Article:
Independence Day is just three days away, and it is a time when we should seriously think about the freedom and values we share. We know that our freedom didn't come about without a lot of human suffering and effort. Now we have thousands of our solders, sailors and marines in far away places risking their lives to preserve that freedom. Let's pray that they will come home safely when their work is done and make sure we give them a special tribute when they arrive home.
One freedom we enjoy is our choice of religion. We can decide how we want to worship our God. We experienced this about two weeks ago when we went over to the Middlefield-Mesopotamia area to visit a long-time Amish friend, Martha, who recently lost her husband.
First we stopped by Nevin and Emma's home and picked them up to go with us. We had decided ahead of time to pack a bucket of ice cream in ice to take along for refreshments. Emma grows strawberries and brought a dish of fresh berries to top off the ice cream. She also made a pan of delicious sweet rolls, and Betty had made a pan of brownies. We wanted plenty of refreshments because we knew some grandchildren might be around and would enjoy a treat.
In many ways, our evening had a touch of sadness because we were missing Andy, Martha's husband. At the same time, we were enjoying sharing fond memories of him. He had been on the Board of Directors of the Amish cooperative I had worked with some years ago. We had stayed good friends over the years. The same was true with Nevin and Emma and several others who were on the board.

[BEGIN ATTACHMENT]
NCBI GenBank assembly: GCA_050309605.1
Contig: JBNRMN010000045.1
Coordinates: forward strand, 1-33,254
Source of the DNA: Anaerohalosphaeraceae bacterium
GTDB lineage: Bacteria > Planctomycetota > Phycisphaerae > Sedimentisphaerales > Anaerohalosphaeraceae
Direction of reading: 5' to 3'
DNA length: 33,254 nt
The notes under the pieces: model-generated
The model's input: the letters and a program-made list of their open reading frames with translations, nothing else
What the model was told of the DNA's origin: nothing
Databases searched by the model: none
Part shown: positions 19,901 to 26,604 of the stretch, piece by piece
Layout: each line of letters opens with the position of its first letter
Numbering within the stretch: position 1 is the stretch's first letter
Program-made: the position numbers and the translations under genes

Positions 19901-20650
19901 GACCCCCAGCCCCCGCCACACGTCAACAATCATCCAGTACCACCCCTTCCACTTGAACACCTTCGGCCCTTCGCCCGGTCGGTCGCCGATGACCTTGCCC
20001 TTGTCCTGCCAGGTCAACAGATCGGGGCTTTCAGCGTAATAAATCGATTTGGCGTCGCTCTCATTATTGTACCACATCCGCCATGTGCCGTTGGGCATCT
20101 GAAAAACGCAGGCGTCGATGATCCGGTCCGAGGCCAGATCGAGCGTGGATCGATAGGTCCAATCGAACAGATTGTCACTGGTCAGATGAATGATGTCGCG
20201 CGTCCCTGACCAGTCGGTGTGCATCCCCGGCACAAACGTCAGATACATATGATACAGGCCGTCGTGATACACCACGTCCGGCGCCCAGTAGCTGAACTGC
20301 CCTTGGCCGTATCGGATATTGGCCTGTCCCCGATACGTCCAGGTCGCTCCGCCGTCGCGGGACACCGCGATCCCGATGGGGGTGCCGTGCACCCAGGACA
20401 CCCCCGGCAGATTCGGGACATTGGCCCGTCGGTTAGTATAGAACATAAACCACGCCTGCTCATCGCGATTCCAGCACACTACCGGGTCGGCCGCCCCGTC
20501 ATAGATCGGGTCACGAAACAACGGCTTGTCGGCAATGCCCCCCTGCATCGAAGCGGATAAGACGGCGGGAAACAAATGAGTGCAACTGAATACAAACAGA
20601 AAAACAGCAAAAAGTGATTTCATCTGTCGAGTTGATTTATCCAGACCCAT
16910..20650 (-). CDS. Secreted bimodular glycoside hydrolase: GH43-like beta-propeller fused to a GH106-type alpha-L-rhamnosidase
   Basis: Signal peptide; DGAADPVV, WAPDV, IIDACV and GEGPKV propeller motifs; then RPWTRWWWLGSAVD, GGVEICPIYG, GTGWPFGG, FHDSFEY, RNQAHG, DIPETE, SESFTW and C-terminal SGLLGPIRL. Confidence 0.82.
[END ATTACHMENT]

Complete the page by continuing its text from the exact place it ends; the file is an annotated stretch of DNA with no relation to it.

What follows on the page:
While we were visiting with Martha, two of her sons and their wives came in to visit. That added to the conversation and led to more memories of Andy. We also talked about the weather, crop conditions, farming methods and what was going on in the Amish community. Betty and I enjoyed listening to the conversations and being a part of them. They also talked about families, weddings, births and deaths in the community.
Our ice cream had kept well, and we all enjoyed it topped with the fresh strawberries. There was enough left for grandchildren that lived in another part of the home.
One of the questions they asked me was how I found ideas to write about for this newspaper. I shared with them that ideas can come from many places and experiences.
On the way back to Nevin and Emma's home, Nevin shared with us that he also writes a weekly column for an Amish newspaper, the "Die Botschaft" that is published in Millersburg, Pa. It is a weekly newspaper serving Old Order Amish communities everywhere.
I asked him what he wrote about. He said his topics were about community and family events from his particular group. He gave me a copy to bring home to see what he and others wrote.
Writers from Amish communities all over the country take time to send in weekly columns about various events in their areas. The newspaper is full of news that is important in the Amish communities.
Writers all have different yet similar styles of writing, and some, like Nevin, use a few German words when they can't come up with an English word to express their ideas.
Amish families have another interesting way of communicating. They are called "circle letters." One family member may start the letter and send it to another member of the family. That person reads the letter, then adds what they want to share and sends it on. The letter may go to 20 or more families, each one sharing their news. It may take awhile to get all the way around, but it does keep families informed. Many of us might take a page from that idea.
We had an interesting and enjoyable evening with our friends with a note of sadness as we shared our experiences together.
Parker is an independent writer for the Tribune and grew up in Trumbull County.